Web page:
I measure from the edges to the center circle to make sure it’s evenly placed in the center.

And even now, I didn’t see what was happening with that blue polka dot against those teensy blue points.

I carefully stitched the center circle on, flipped it over for its papers-in beauty shot. See the little blue dots in the Outer Diamond E piece? They are there to help you know which side goes towards the center.

NOW I see it. It looks like a giant virus. This just won’t do.

I dithered about what to do for a day or two, then took off the center circle.

I replaced it with a medium blue center. But after another day, I added the final dark circle in the middle. I kept thinking I should dream up some more EPP for the middle, but frankly, I was kind of . . . done. And so I called the last block of the series, finished. (See the photo at the top for the final version.)

So, at this point, the Shine Blocks are all a family: The first sixteen, the second batch of ten, making 26 blocks out into the world. I love it when I see other people’s blocks, so I’ll leave you with Linda’s final block of her quilt.

Shine on, everyone!

And Happy Birthday to me this week!
Illustration by @flora.forager

Because it’s my birthday this week, here’s a coupon code to get yourself a little present in my pattern shop!

The Fine Print: 25% off • Expires Saturday, January 9, 2020

Patterns by Elizabeth of OPQuilt · Red, White and Blue · Shine: The Circles Quilt

Happy New Year with Shine Block 20

This is the second of the three last posts for the Shine quilt done in red, white and blue, and these last three are all new blocks, found in the Nine More Blocks from Shine pattern in my pattern shop on PayHip. And yes, I know I put Block 21 before Block 20, but in spite of that I still think I’m doing pretty well these days. I have named this block Dresden Rosette, for every creation needs a name.

It all always starts with this, doesn’t it? I started Block 20 by doing the quick method of EPP, as described in the General Instructions: I pieced a couple of the fabrics together in strips, then laid out the pattern and cut/glued that to the paper. There are some tips in all the blocks, but I also think I did this in Block 19: Compass Star. Here I’ve paired up the Dresden-looking pieces:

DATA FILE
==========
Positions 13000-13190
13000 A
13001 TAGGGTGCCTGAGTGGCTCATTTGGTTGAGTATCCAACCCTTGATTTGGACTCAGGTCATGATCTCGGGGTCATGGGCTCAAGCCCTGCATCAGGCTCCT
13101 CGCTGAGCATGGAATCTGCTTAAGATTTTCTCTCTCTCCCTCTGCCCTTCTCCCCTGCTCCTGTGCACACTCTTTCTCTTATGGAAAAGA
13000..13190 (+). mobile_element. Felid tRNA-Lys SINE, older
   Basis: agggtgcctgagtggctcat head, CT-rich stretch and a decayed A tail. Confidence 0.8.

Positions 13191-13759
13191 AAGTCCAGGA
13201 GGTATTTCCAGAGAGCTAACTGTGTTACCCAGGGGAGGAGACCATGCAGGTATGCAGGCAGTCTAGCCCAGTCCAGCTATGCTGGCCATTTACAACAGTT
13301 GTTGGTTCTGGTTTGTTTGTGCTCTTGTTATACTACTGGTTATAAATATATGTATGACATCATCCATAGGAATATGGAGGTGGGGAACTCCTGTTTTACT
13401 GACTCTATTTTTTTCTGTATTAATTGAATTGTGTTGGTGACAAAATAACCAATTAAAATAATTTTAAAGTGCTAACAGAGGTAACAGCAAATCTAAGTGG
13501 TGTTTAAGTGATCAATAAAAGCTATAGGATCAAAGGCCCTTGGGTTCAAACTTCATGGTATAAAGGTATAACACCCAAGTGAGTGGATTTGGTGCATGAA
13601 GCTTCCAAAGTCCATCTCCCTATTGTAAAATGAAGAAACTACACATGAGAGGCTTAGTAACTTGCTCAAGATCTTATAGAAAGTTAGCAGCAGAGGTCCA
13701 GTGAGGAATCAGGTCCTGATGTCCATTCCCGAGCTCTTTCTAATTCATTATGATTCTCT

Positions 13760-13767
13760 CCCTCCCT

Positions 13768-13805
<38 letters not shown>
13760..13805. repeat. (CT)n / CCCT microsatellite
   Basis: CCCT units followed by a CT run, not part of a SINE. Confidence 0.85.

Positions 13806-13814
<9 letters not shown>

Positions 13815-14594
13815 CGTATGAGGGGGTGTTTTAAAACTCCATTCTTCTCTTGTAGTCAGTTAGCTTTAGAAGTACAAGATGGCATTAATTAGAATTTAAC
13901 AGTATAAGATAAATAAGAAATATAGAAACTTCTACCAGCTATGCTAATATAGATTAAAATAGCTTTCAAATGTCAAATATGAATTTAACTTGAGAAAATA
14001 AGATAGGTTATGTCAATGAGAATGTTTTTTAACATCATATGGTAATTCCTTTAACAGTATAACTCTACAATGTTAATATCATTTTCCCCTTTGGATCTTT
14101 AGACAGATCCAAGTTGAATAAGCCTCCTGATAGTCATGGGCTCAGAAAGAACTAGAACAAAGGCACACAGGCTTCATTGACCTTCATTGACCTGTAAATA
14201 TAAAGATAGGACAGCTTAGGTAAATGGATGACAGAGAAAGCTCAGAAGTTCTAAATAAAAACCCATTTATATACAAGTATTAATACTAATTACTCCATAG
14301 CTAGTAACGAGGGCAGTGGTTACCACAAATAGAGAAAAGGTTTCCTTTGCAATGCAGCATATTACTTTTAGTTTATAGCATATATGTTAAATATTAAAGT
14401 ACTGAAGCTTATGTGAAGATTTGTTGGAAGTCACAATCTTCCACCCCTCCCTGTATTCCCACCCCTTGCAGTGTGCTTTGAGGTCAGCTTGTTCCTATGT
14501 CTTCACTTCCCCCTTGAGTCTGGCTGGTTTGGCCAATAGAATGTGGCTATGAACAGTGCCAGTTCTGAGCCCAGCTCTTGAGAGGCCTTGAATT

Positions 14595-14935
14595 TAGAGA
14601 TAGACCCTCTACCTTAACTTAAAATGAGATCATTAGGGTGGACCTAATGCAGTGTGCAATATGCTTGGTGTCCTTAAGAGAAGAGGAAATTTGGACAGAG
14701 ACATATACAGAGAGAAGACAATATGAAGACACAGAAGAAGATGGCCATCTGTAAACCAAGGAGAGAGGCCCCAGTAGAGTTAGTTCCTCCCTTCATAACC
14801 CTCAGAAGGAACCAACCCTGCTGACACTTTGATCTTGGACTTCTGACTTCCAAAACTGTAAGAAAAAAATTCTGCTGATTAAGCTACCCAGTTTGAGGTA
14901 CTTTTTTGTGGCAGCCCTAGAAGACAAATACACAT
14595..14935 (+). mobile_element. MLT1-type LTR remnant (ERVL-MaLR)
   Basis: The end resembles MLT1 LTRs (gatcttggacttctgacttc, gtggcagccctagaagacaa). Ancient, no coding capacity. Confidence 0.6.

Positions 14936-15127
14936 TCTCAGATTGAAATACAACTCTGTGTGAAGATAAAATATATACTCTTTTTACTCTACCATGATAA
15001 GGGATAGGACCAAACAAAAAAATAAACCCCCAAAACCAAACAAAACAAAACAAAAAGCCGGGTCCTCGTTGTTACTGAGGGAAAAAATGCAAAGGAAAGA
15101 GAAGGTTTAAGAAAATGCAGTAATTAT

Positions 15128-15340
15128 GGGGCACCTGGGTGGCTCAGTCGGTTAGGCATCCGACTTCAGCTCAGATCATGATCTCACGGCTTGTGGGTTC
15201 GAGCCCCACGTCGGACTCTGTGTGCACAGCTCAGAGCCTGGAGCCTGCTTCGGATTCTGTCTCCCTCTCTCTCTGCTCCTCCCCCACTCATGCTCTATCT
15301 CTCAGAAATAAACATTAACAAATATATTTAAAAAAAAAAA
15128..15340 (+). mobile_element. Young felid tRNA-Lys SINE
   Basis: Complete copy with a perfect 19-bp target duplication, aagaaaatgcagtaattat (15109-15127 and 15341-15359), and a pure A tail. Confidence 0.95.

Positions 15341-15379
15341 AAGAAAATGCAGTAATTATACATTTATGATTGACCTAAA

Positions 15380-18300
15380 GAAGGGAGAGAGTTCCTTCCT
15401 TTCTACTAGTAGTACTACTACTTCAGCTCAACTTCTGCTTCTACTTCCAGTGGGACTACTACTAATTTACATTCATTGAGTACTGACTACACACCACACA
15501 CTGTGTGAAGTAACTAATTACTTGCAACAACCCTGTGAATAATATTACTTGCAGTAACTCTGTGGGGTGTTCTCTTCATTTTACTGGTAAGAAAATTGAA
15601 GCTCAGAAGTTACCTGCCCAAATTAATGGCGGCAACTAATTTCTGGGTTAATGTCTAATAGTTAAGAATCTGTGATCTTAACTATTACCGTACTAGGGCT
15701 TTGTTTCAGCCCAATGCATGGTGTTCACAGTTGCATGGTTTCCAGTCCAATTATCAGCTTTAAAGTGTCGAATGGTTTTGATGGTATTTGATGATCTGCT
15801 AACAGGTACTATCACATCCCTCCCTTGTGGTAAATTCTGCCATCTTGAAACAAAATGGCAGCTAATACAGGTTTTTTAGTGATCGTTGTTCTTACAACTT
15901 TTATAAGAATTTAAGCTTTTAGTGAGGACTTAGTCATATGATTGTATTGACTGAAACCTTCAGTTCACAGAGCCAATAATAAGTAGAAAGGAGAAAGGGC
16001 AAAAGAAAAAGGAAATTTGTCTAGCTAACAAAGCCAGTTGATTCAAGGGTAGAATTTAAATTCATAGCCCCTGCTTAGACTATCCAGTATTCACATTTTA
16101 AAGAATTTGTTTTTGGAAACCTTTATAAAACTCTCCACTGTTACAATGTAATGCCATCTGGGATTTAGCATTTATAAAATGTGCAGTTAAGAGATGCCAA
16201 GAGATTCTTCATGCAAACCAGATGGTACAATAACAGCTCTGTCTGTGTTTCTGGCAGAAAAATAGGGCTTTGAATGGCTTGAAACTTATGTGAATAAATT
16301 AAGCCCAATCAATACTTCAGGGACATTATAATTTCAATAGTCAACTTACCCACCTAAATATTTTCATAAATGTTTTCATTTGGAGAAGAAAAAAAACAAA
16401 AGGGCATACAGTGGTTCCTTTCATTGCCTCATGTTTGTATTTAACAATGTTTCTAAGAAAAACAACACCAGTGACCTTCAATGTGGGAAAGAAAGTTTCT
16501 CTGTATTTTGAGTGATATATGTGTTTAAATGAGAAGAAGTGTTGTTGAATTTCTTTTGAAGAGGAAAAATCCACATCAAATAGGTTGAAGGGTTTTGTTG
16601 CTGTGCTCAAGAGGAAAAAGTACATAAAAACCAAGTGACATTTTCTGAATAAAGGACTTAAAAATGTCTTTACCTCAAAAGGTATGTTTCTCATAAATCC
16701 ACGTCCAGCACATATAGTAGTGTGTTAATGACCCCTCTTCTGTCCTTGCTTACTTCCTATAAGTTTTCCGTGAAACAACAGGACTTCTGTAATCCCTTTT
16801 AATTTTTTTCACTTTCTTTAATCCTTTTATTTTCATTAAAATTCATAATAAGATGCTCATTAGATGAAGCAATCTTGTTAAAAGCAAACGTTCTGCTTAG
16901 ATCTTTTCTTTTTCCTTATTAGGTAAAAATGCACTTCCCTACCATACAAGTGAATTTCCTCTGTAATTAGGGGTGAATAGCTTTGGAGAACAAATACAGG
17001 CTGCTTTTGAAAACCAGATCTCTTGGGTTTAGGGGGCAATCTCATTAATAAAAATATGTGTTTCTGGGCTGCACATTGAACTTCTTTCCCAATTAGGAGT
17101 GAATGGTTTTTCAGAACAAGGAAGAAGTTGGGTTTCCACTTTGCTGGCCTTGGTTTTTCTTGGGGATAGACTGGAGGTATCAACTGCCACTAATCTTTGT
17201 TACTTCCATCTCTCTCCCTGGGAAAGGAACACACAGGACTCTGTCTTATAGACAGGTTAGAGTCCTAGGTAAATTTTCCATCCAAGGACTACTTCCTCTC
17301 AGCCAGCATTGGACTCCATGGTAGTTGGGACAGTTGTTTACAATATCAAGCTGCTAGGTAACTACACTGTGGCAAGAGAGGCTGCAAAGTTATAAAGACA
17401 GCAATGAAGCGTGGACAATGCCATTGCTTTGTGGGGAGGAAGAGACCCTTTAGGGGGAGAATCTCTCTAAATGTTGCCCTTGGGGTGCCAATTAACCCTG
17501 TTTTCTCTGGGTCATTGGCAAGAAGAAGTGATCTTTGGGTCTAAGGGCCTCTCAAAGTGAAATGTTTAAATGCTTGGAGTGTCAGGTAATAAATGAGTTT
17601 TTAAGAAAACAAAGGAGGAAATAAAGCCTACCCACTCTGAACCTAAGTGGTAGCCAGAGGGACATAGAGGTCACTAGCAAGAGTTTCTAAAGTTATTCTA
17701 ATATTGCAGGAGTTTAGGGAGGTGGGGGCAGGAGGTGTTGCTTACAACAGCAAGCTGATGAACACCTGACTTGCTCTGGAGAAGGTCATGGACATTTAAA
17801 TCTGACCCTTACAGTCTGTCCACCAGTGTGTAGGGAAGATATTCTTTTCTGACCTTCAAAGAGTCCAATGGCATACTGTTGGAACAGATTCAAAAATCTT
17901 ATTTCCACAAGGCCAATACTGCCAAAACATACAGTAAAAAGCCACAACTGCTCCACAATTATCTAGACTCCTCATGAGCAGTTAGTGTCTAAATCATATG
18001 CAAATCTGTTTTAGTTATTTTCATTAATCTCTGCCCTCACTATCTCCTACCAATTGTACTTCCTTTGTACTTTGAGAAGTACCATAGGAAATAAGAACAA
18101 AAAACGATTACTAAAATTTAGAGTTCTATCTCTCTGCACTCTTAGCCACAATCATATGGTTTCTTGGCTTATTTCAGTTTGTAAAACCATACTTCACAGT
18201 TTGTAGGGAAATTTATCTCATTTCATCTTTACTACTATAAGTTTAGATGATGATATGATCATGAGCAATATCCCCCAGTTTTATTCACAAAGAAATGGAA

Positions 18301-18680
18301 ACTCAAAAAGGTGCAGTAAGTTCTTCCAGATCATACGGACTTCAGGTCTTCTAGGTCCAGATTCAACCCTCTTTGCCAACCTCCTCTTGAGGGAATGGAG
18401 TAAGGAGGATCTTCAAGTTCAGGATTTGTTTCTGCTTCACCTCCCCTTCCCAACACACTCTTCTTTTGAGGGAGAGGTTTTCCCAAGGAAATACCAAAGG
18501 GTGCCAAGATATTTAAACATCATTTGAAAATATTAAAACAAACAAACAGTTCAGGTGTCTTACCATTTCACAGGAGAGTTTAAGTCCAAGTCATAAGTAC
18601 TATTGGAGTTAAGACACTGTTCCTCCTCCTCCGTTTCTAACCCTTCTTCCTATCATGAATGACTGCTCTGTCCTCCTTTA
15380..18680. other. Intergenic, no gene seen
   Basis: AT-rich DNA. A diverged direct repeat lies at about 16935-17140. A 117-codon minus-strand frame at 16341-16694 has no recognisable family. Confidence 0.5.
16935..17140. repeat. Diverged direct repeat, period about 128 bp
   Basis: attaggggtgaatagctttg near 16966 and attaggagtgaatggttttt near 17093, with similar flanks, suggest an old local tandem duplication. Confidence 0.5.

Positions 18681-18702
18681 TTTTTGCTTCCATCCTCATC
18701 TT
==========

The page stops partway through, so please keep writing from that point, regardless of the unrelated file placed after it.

The pairs were joined up to make a foursome, then the pieced diamonds were added to them, with one extra kind of hanging out there on the end.

Nothing prettier than a Dresden Rosette. But we’re not done yet. I’ve stitched the three sets together, but if you look at the photo at about 1-o’clock on the dial, you can see I’ve left one complete seam open. Trust me when I tell you it’s easier to sew the outer wedges on, if you have not sewn it into a circle.

Outer Wedges: On!
Final Seam: Sewn!
Now to hunt around for a middle…

Found the middle I wanted, and now am trying to decide between the two arrangements. You can which one I went for at the top of this post.

I’m sure you noticed all those little bits of seam allowances at all the tips. How do I handle those? Here’s three photos to show you. I first fold over and tuck under one side (#2), then fold and tuck under the second little bit (#3). Finally I stick a pin there, or quickly put in a couple of stitches.

Before
Photo #2
photo #3 (sorry about the color–I was outside and the sun shifted)

After it is all stitched down, I press. First I press from the top, then I set the circle on a well-padded surface, and really give some heat and steam to those protruding seam allowances. They usually fall nicely in line.

On onward to the last of the Shine Blocks. Again, I have turned off the comments for this post, too, as I’m doing them in such quick succession. My contact info is above in About Me, if you need to send me a note.

Gridsters · Patterns by Elizabeth of OPQuilt · Red, White and Blue · Shine: The Circles Quilt

Happy New Year with Shine Block 21

Something short and sweet for you today: how to make block 21. I’m posting these last few blocks of Red, White and Blue SHINE in quick succession, so others can these posts for references.

The going is quicker, so I swiftly moved from the above, to the layout below.

This is an easy block to start with, if you are just a beginning EPP-er. This block can be found in Pattern 121, the final nine new circles, and is available in my PayHip shop. The quick trick is explained in the General Instructions, as well as in other Shine Block instructions (on this website).

Follow the steps on the pattern. You can see I made the inner circle first, then added on the red/white star points. Then next is making the outer wedge-point-wedge units. Sew them in between the star points. Applique a small circle on the center. Appliqué the circle to the background square, deciding if you want the red/white star points UP, or the blue smaller points UP. You can tell from the first photo which one I chose.

We’ve just had Christmas, come through the bulk of 2020, and I thought a short and sweet post would be best. It’s touch and go as to whether I get the top finished by the Inauguration in January, but a girl can dream, can’t she?

In other news, I finished the feather for Jen in our Gridster Bee for December. She wanted organic-looking batiks for the feather part, and solid black for the feather’s shaft. You can see a whole bunch of the feathers here. The pattern was a free download from ZenChic designer Brigitte Heitland.

I have turned off comments for this and the next two posts, as I am finishing up the SHINE block construction information; hope you won’t mind. If you want to get ahold of me, my email can be found on the About Me tab, above.